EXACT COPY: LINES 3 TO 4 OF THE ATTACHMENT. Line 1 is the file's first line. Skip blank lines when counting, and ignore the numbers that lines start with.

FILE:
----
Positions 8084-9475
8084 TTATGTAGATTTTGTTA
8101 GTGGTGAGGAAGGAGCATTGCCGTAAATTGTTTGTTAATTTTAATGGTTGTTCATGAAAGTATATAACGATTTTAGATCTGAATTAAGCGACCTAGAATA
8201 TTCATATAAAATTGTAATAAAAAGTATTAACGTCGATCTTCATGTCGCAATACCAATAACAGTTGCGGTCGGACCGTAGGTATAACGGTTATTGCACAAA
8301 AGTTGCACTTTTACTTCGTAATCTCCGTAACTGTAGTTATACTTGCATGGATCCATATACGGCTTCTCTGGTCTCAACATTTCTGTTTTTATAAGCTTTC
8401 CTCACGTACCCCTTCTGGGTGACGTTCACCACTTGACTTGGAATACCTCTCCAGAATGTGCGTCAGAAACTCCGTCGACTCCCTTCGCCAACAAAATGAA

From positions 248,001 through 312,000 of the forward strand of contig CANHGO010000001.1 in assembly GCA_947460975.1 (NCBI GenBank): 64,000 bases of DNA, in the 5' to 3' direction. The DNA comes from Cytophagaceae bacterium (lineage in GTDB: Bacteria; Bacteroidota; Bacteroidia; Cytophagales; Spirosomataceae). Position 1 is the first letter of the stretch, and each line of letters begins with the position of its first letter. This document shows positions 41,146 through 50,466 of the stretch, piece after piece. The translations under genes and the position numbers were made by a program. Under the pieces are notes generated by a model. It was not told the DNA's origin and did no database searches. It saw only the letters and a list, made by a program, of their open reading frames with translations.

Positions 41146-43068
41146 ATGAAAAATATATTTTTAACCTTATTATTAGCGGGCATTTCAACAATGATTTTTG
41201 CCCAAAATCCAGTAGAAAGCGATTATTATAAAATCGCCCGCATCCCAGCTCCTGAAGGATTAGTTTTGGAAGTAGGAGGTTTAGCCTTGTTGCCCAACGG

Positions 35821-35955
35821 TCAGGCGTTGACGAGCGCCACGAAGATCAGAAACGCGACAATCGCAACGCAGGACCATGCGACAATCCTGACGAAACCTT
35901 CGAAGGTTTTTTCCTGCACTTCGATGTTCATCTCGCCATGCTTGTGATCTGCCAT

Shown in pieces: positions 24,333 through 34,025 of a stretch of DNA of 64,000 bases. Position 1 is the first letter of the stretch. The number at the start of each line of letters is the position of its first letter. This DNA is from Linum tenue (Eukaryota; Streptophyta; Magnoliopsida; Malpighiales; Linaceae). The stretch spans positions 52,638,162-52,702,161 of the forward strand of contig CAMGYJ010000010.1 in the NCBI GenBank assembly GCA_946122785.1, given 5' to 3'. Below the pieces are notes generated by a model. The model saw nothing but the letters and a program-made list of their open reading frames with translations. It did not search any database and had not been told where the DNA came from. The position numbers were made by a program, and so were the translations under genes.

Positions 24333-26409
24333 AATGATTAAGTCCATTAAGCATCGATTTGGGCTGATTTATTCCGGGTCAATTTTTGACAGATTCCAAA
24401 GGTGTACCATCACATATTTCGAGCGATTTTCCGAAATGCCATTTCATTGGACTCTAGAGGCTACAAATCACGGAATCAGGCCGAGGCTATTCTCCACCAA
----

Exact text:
8101 GTGGTGAGGAAGGAGCATTGCCGTAAATTGTTTGTTAATTTTAATGGTTGTTCATGAAAGTATATAACGATTTTAGATCTGAATTAAGCGACCTAGAATA
8201 TTCATATAAAATTGTAATAAAAAGTATTAACGTCGATCTTCATGTCGCAATACCAATAACAGTTGCGGTCGGACCGTAGGTATAACGGTTATTGCACAAA